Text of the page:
How to replace the default SNES buttons (region “North America”) with colored Super Famicom buttons (all “PAL” regions) on an 8BitDo SN30 Pro USB gamepad

Needed Tools and Hardware

The following tools are needed in order to replace the buttons.

  1. Phillips screwdriver size 00 (PH00)
  2. Phillips screwdriver size 000 (PH000)
  3. Torx Screwdriver size 6 (T6)

And of course you need the replacement buttons. All buttons being the size of the original SNES/SFC buttons will work. You can get them on eBay or AliExpress just fine using the keywords super nintendo buttons or super famicom buttons. There are also plenty of other online stores that sell the buttons.

Please be advised that the varranty is void when opening the case and chaning original parts. This is just a project documentation. I am not affiliated with 8bitdo nor can I give any warranty for anything that was done using this project documentation for manipulating own hardware.

The controller iun original state
The 8bitdo SN30 Pro USB and the buttons we’re going to install.

The controller is available via 8bitdo and easily findable on plenty of online stores using 8BitDo SN30 Pro USB as search keyword.

Disassembling the Controller

It is actually quite easy to disassemble the case. Everything is held together by various screws. There are no plastic connectors that click in to anything.

Marked spots of the outer case screws
Start by removing this screws.

When the buttons are removed the back side of the case can simply be removed by pulling it slightly up (one side will be come up first, simply open the case in this direction).

Marked spots of the inner case screws
Remove the screws with the correct tools.

After removing the marked screws it is possible to simply lift off the sticks board. Under this board there are two more screws that have to be removed.

Marked spots of the under sticks screws
Carefully lift off the sticks board and remove the marked screws.

When the screws are removed the board as a whole can be taken off the case. The holder for the triggers and the boad are not connected. Be careful not to disconnect them. Always hold the board and the plastic parts together when taking everything off.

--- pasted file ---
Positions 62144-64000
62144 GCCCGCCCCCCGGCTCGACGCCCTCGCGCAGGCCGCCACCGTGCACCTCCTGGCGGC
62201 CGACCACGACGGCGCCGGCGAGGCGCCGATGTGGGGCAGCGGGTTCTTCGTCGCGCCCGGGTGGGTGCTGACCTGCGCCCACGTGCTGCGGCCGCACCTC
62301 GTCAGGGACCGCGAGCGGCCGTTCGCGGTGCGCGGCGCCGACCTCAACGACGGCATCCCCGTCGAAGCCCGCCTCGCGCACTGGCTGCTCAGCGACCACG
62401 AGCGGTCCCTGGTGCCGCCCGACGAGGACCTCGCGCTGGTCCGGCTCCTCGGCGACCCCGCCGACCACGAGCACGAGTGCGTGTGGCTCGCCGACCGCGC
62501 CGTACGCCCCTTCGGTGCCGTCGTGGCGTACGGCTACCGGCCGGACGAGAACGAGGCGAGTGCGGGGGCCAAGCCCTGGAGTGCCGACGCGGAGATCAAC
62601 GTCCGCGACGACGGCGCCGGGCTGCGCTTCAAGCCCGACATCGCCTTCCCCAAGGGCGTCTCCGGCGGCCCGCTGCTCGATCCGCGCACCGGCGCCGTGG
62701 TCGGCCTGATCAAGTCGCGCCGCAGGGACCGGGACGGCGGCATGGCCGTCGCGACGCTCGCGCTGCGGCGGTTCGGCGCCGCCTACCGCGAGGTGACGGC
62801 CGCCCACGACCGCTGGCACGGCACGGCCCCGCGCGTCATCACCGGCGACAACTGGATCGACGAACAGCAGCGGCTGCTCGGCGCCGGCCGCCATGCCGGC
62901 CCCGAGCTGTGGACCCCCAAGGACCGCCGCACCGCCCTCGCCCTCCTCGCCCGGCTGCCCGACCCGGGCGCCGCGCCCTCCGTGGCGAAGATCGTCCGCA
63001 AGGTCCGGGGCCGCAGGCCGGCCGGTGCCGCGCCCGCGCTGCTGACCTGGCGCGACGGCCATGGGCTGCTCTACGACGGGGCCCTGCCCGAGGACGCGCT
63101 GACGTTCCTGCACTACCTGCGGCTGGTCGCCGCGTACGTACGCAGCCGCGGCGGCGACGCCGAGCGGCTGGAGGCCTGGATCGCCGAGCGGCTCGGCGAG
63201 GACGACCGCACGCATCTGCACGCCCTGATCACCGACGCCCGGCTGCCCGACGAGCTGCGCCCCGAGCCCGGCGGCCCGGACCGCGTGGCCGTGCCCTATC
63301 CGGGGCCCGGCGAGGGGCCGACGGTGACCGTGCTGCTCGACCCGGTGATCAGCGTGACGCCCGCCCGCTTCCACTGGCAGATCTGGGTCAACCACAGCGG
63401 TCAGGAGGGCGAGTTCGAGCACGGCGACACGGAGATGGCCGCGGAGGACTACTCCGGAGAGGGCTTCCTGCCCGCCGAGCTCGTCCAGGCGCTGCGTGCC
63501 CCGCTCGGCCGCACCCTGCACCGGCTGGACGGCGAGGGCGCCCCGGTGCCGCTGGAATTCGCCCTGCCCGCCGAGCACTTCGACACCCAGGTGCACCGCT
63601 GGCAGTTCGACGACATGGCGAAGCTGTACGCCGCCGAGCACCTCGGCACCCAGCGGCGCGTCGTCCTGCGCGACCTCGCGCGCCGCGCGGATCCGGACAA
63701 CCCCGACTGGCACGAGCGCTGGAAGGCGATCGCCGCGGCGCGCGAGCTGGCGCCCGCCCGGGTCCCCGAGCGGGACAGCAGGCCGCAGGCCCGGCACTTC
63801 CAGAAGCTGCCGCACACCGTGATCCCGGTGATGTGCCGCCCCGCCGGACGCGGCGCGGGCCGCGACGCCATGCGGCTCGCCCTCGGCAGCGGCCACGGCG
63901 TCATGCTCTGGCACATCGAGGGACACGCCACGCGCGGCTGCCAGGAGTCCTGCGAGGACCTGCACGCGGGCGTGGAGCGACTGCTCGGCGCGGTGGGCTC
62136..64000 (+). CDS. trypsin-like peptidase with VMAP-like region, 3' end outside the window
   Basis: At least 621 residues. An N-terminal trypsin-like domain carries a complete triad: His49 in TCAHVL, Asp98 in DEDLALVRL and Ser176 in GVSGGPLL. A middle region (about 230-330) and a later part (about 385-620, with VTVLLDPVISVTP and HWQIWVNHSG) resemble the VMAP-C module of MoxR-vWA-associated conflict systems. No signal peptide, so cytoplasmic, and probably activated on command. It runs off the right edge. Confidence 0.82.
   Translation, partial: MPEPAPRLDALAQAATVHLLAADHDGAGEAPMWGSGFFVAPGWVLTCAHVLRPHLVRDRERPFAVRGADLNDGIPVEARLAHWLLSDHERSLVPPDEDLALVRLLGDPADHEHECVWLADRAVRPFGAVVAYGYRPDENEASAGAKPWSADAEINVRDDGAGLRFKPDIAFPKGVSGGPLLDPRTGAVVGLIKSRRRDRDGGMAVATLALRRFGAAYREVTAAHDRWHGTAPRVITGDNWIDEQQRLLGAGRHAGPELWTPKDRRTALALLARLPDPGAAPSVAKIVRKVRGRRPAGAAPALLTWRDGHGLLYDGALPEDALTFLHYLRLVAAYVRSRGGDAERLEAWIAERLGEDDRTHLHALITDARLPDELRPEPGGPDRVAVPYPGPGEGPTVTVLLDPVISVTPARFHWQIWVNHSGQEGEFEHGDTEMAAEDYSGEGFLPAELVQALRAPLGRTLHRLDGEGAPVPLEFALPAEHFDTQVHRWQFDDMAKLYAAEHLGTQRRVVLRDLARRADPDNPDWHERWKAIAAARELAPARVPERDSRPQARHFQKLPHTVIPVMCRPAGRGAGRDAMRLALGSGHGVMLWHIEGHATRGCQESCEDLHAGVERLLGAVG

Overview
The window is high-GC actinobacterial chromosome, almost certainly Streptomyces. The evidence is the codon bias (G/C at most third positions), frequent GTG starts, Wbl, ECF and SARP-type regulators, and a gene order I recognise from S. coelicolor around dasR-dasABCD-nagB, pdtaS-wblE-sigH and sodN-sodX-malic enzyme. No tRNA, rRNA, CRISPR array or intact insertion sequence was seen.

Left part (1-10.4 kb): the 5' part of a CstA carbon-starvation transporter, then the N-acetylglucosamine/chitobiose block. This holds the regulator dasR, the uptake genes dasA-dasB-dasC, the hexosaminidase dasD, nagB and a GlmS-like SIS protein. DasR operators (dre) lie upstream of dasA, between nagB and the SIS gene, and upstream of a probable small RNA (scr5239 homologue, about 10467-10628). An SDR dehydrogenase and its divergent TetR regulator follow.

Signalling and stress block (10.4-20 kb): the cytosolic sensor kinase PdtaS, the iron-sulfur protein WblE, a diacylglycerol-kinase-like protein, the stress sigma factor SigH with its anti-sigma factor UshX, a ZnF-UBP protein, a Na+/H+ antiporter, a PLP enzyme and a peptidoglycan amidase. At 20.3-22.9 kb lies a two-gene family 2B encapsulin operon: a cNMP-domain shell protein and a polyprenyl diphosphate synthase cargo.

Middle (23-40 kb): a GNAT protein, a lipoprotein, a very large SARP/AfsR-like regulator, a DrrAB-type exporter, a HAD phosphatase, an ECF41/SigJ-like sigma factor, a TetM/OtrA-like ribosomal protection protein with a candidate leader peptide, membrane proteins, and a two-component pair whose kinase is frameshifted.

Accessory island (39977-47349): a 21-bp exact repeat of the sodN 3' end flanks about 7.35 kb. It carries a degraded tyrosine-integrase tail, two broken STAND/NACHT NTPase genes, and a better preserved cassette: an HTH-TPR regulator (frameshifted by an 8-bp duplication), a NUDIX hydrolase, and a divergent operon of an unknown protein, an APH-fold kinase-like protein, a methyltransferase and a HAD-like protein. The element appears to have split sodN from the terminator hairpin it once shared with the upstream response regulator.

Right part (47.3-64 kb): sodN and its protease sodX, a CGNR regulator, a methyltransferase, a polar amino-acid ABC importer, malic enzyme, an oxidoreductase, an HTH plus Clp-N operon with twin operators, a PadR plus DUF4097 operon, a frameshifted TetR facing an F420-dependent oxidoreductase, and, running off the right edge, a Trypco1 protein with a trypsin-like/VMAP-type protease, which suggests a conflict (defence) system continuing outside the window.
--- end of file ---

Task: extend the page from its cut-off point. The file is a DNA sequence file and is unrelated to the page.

Installing the Replacement Buttons

Separated baord and shell
Put the board aside. We won’t do anything with it.

Now remove the silicone pad that covers the buttons. Notice the small dents that aid putting in shaped buttons like the buttons used for X and Y on region “North America” SNES versions. Replacement buttons might not have the counterpart. This is not critical because “PAL” regions SNES (commonly called Super Famicom in the United States) buttons are not directionally shaped..

View of the buttons after the pad was removed
The “directional dents” are only relevant for “North America” region SNES buttons. Some SFC colored buttons use the dents to “color code” the position of the buttons.

The buttons I use are slightly smaller than the installed ones. It highly depends on manufacturing quality of the replacement buttons how the results will be.

Comparison of the buttons, left replacement, right original.
Left: My replacement buttons, right: an originally installed button.

Take off the buttons and put in your replacement buttons.

View of the newly installed replacement buttons
Place the buttons as shown to get the correct color order from the outside.

Details About the Sticks

While we’re at it: You might be interested in the sticks connection and mechanic part. This has absolutely nothing to do with the button replacement and is just here for information.

The analog stick connector The stick mechanic on the board Stick from top to show the shape
The sticks look pretty standard to me. Worth trying to attach metal PS4 or Xbox controller pro sticks …

Finish Installing the Replacement Buttons

After the buttons are added put the silicone pad back on. Don’t worry: It only fits in the correct orientation. After the pad is installed, put the board back in the case.

Marked screws and their reassambling order
I noticed that first putting in the two screws that are located under the sticks board is the easiest.

When the board is installed, flip over the sticks board and install it, too. I noticed that first putting in the two screws that are located under the sticks board is the easiest.

The installed inner parts of the controller
After installing the sticks board don’t forget the two screws on top that fix the trigger holder.

When all inner screws are fixed then put on the back case and hold the controller together. Now put in the outer screws.

Screw order when closing the case
I figured out that this order was the easiest one.

And then you’re done …

Overview of the controller after the buttons were replaced
… an SNES/SFC combination.

Feedback? Ideas? Comments?

Feel free to check out Reddit for giving feedback or leaving comments on this project.